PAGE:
No one was put together better than my grandpa. And everyone who knew him adored him. When I graduated from Spanish River High School in 1998, he and my grandma took me on a cruise to Europe as a graduation gift. I got to walk with my grandpa on The Spanish Steps, go shopping in Montecarlo and visit Malta. He taught me how to drive a car. He sat with me through my first jury duty assignment and showered me with compliments my entire life. He told me he was proud of me and we never saw each other without exchanging “I Love You’s.” I can still hear him saying it in his gorgeous Italian accent.
During his life, he owned a deli, a beauty shop, a used car lot and a pallet business. He was a hard worker, a caring and loving father and grandfather, the best husband and he always provided for everyone. If I needed something, he was there. His favorite movies were Analyze This, The Godfather Trilogy, Casino and Goodfellas and he had a wonderful sense of humor. He loved to sing Italian love songs and dedicate them to my grandma and he had the lungs of Pavarotti. I could sit and listen to my grandpa sing for hours. My aunt JD Danner helped him record a CD a few years back and created a MySpace page for his music (Myspace.com/leonardomagazzolo). He was totally in awe of the internet and that the whole world now had access to his music.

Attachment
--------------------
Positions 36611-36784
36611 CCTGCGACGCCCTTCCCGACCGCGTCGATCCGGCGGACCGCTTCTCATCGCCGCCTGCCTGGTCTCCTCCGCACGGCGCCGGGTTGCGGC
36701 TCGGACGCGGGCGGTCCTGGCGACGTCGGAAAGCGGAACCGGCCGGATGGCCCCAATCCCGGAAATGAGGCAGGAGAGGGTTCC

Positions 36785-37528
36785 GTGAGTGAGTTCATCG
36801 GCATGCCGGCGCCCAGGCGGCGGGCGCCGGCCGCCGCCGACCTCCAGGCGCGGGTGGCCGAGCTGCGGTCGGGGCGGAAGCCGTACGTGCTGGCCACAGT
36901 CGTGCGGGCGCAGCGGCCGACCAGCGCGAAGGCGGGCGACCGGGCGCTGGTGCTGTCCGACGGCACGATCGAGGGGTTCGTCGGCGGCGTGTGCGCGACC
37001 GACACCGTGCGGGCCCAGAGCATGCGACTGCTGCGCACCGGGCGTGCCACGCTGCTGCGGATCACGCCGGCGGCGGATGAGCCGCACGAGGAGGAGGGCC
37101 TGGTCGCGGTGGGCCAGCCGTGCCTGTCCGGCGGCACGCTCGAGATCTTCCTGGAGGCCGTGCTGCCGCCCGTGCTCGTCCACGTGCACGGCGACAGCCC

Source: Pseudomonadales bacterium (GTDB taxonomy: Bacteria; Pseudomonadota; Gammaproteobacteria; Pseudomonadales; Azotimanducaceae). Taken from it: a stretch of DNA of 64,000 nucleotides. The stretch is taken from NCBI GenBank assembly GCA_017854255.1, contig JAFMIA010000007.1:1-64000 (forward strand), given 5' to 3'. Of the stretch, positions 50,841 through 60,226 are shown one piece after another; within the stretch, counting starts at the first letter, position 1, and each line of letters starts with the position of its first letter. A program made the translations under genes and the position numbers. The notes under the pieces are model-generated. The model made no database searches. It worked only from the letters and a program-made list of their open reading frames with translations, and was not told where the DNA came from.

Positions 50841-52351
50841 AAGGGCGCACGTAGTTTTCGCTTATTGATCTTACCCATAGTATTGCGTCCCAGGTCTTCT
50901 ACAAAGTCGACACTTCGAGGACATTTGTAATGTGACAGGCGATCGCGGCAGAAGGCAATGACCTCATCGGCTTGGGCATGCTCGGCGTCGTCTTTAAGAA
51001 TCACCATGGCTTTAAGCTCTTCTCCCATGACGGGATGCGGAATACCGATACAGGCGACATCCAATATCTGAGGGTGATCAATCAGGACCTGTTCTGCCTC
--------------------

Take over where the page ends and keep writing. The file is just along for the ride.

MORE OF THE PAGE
The night he died, he appeared to my 20-year-old cousin Alex in a dream. “Grandpa was running on the beach with me and he was singing ‘Time To Say Goodbye’ to me and he looked happy.” My grandpa’s only wish in life was to walk again. The next day, I kept praying for a sign to let me know he was OK. I looked in my grandpa’s eyeglass case and a fortune fell out that he had saved. It said “A dream you have will come true.” In that moment, I remembered my favorite song to watch him sing when I was a little girl--"The Impossible Dream (The Quest)" from Man of La Mancha. And then I realized, the past seven years was his own courageous quest. “And the world will be better for this/That one man...Still strove, with his last ounce of courage/To reach the unreachable star.” Thank you grandpa for teaching me no dream is impossible. I love you with all of my heart. My gratitude is infinite. I will continue to live by your noble example and I absolutely know...God granted your wish.